Unfortunately, women and men are all too familiar with breast cancer. According to the American Cancer Society, breast cancer is the most common cancer in women, accounting for nearly 1 in 3 cancers diagnosed. Thankfully Brevard has a new ally in the fight against breast cancer, Dr. Sharon Noori with Health First Medical Group.
Sharon F. Noori, MD, is a fellowship trained breast surgeon, specializing in benign and malignant breast disease, who recently joined the Health First Medical Group (HFMG) serving patients from the Gateway location in Melbourne. Her breast oncology fellowship focused on breast cancer surgery, including nipple-sparing mastectomy, sentinel node biopsy and oncoplastic techniques. She also holds board certification in general surgery.
Dr. Noori earned a Bachelor of Science degree in Biology with a minor in Persian Studies from Emory University in Atlanta. She then pursued a Master’s in Public Health and completed her thesis, “Human Trafficking: The New Form of Slavery,” at Emory University, Rollins School of Public Health. Dr. Noori earned a Medical Degree from Morehouse School of Medicine in Atlanta.
“I became engrossed with the realm of public health and decided to pursue my Master’s in Public Health, instead of continuing on to medical school,” Dr. Noori explained. “During my two years at Rollins, I learned many invaluable lessons about global health and preventive care. I also had the privilege to work with an organization called Tapestri, which helped refugee women who had fallen victim to domestic violence and human trafficking.”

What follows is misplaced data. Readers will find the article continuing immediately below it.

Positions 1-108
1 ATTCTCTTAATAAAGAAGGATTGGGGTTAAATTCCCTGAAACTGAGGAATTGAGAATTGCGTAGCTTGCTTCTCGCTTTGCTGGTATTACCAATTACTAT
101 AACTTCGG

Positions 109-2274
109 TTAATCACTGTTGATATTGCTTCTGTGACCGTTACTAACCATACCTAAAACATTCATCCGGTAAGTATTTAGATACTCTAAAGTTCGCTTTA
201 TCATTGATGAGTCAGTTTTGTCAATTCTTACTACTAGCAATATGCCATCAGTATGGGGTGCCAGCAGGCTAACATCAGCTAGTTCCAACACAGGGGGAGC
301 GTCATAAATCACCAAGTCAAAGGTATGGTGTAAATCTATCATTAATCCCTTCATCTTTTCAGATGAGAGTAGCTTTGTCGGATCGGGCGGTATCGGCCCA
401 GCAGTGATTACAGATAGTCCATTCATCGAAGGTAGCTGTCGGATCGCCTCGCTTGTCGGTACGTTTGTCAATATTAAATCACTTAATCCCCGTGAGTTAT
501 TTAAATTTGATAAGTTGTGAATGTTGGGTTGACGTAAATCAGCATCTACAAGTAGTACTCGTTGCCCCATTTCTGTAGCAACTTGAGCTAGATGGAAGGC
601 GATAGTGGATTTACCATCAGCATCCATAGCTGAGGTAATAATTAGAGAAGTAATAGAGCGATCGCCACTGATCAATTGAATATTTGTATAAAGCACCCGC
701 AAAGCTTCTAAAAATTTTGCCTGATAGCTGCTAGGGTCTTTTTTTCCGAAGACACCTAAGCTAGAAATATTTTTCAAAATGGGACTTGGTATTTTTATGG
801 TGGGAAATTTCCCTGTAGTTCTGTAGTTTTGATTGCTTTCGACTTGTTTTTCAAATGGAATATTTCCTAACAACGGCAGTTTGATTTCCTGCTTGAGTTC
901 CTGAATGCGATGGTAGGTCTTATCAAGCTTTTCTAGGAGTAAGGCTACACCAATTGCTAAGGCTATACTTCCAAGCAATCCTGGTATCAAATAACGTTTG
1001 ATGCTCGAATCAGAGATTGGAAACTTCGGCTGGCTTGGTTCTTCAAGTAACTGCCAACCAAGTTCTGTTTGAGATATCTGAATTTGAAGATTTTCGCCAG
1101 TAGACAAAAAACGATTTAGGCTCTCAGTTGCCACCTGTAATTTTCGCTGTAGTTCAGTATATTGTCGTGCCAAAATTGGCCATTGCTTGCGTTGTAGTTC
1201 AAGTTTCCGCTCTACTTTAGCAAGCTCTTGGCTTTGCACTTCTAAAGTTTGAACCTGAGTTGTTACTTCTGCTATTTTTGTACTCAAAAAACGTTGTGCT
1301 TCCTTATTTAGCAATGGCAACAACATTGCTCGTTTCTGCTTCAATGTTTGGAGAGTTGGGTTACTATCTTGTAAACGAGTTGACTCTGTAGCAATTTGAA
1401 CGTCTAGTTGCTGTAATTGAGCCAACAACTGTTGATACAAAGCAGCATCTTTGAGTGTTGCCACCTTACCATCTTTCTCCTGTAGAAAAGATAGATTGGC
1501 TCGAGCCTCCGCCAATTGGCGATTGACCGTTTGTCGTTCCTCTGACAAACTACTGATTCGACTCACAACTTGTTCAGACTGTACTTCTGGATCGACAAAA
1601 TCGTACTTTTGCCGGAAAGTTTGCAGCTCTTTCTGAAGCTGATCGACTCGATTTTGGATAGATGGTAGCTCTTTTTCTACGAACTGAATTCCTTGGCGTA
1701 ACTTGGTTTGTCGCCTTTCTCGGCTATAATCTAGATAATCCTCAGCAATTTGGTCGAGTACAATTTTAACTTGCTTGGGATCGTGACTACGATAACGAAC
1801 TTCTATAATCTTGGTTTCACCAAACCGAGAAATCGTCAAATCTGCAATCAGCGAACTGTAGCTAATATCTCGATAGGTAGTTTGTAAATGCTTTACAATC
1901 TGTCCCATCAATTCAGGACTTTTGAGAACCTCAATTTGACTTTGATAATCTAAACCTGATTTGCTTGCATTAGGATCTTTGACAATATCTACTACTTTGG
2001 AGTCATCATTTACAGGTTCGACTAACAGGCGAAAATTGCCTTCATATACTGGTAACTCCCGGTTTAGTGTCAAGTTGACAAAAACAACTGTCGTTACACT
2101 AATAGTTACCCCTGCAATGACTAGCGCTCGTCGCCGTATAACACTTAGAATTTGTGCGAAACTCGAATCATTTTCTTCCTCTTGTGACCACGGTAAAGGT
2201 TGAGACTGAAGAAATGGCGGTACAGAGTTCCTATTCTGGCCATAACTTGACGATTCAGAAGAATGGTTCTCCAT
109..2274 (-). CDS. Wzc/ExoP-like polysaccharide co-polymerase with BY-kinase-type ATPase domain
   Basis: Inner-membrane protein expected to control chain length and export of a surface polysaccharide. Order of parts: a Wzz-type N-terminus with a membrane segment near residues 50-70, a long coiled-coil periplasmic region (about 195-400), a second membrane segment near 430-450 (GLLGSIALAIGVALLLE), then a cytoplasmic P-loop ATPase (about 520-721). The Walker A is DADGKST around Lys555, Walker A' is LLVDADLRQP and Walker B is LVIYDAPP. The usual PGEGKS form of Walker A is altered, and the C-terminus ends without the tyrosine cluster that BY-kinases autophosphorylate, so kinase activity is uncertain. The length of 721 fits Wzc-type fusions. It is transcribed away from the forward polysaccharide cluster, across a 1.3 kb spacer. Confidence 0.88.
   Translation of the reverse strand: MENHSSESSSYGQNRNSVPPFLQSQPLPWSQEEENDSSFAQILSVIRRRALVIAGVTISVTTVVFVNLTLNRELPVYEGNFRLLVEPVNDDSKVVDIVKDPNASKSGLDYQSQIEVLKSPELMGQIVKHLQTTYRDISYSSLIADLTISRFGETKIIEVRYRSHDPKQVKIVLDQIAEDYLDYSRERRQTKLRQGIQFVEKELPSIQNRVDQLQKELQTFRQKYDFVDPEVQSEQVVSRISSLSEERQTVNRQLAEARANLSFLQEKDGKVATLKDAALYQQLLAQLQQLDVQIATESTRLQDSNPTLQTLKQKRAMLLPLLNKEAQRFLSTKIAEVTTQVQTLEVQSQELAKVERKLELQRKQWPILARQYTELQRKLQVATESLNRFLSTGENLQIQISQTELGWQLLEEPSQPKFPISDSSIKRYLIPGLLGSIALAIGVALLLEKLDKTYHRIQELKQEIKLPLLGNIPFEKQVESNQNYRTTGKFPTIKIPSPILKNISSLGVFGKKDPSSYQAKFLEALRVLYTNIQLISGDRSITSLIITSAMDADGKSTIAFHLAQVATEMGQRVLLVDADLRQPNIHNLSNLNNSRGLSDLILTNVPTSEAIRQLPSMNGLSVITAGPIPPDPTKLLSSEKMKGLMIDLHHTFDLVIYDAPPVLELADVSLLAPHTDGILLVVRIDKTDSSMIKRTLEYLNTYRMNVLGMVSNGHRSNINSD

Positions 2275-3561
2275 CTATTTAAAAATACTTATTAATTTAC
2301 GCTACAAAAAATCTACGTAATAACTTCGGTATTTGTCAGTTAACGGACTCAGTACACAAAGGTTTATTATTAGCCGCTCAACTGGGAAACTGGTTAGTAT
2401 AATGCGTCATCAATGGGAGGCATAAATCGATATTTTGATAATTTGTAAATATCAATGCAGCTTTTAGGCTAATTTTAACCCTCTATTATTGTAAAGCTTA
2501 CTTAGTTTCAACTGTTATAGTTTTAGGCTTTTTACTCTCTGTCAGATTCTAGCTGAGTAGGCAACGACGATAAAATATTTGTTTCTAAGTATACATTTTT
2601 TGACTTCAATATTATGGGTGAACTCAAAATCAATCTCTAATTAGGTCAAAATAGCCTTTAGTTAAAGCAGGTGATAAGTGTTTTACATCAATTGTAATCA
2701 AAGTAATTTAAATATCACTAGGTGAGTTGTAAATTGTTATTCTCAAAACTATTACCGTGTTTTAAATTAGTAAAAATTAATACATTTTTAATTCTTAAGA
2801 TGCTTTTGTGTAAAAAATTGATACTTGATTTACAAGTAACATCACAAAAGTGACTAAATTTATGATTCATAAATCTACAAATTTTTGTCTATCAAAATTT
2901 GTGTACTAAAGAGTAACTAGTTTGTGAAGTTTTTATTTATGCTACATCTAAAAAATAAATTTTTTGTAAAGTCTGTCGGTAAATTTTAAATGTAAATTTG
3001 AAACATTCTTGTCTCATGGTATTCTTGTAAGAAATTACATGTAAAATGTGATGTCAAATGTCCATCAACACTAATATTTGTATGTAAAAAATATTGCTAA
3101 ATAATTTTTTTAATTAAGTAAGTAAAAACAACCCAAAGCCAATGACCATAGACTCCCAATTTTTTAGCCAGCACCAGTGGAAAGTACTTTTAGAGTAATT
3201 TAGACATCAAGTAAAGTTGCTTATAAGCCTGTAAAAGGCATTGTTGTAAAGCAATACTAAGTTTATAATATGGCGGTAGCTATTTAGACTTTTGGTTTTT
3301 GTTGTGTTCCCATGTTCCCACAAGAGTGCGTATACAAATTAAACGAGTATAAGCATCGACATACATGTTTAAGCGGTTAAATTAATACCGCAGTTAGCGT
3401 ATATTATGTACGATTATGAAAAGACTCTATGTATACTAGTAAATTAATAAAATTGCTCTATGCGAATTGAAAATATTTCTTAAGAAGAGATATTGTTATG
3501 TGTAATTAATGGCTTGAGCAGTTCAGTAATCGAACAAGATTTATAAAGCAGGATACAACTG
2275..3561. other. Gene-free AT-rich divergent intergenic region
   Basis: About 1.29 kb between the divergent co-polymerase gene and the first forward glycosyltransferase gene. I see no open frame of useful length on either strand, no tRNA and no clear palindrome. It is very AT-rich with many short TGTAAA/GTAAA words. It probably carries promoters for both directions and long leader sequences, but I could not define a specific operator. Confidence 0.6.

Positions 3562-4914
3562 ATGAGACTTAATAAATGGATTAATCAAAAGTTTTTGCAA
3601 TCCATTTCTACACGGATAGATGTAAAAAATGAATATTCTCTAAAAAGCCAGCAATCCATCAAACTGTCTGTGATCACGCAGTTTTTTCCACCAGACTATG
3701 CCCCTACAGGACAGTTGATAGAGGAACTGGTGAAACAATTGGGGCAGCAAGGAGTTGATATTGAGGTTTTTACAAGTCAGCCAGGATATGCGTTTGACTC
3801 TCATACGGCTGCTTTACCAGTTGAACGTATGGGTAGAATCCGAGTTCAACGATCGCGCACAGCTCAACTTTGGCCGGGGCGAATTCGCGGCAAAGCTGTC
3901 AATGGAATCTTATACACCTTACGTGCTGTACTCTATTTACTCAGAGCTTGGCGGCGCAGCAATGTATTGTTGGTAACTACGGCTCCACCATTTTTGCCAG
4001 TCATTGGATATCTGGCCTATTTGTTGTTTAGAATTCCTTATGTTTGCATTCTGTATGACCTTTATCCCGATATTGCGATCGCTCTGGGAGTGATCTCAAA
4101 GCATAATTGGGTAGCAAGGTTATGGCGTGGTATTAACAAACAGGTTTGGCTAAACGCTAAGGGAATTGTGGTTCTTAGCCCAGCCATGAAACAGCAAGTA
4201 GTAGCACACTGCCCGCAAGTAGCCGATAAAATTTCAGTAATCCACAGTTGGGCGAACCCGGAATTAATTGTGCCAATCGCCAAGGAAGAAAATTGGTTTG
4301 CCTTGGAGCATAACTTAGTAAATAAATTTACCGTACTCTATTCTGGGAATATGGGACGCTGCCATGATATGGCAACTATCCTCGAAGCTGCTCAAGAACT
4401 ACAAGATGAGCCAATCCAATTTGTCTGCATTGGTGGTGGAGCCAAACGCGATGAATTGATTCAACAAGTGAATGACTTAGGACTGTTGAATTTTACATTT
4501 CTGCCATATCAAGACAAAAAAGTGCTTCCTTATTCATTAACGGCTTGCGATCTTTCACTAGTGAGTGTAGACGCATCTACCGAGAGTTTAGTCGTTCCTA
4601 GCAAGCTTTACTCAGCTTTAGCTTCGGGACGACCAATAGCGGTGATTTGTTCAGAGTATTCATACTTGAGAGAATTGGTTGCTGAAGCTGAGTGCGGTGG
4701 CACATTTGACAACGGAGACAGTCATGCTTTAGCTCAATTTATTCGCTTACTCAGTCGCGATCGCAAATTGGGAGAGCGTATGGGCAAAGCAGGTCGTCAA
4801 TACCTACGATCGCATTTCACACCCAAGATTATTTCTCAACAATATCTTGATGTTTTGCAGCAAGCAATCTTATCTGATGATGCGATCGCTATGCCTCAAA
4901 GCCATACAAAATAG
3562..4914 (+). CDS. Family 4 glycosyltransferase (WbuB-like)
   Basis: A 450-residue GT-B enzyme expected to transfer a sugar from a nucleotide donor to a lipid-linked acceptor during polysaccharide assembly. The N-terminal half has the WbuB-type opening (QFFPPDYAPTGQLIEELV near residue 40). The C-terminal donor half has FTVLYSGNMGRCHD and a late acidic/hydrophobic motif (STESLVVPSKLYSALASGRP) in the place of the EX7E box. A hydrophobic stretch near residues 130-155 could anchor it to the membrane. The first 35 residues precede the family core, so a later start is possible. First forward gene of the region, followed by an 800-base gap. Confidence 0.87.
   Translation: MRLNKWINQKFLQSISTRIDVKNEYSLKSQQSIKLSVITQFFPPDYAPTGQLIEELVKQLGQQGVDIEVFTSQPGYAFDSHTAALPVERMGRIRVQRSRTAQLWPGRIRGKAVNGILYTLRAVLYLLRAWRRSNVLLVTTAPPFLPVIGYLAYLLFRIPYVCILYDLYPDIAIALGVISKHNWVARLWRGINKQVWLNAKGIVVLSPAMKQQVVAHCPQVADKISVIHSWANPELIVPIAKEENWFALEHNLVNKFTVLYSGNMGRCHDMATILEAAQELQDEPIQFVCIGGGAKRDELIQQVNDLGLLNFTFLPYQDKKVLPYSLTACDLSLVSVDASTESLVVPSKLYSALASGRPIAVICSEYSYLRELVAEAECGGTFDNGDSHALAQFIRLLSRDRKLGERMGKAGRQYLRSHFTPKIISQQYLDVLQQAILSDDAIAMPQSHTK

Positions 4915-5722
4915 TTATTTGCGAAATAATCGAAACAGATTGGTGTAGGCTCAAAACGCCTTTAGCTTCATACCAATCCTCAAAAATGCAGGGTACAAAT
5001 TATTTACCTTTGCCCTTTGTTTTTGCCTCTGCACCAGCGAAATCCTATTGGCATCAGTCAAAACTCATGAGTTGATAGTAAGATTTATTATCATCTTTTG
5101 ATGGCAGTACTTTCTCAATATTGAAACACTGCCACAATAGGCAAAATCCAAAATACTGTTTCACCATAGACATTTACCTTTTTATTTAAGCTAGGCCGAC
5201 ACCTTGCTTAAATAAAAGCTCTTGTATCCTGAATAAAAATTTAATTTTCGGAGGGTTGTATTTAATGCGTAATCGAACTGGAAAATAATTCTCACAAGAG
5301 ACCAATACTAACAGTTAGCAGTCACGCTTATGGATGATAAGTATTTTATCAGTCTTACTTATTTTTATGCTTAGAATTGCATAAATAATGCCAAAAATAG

“I have always been interested in women’s health. I had the opportunity to work with a breast surgeon as a medical student and really enjoyed the patient interactions as well as the operations,” Dr. Noori said.
“ With our advances in breast imaging, we are able to diagnose breast cancers at earlier stages,” adds Dr. Noori. “In most cases, we can offer breast conservation therapy (i.e lumpectomy) instead of a mastectomy.”
“During residency, I considered other surgical specialties, but I remained passionate about treating breast cancer patients.”
Dr. Noori has extensive research experience, including presentations and publications on topics ranging from evolution of women in surgery, innovations in the surgical treatment of breast cancer and examination of nodal metastasis in women with breast cancer who are carriers of the BRCA genetic mutations.
In 2013, she was one of the recipients of the Breast Cancer Achievement Awards from the Lynn Sage Breast Cancer Symposium, held in Chicago. She is a member of the American Medical Association and the American Society of Breast Surgeons.
“I specialize in all breast disease, which includes fibrocystic changes, breast pain and even high risk surveillance,” Dr. Noori said.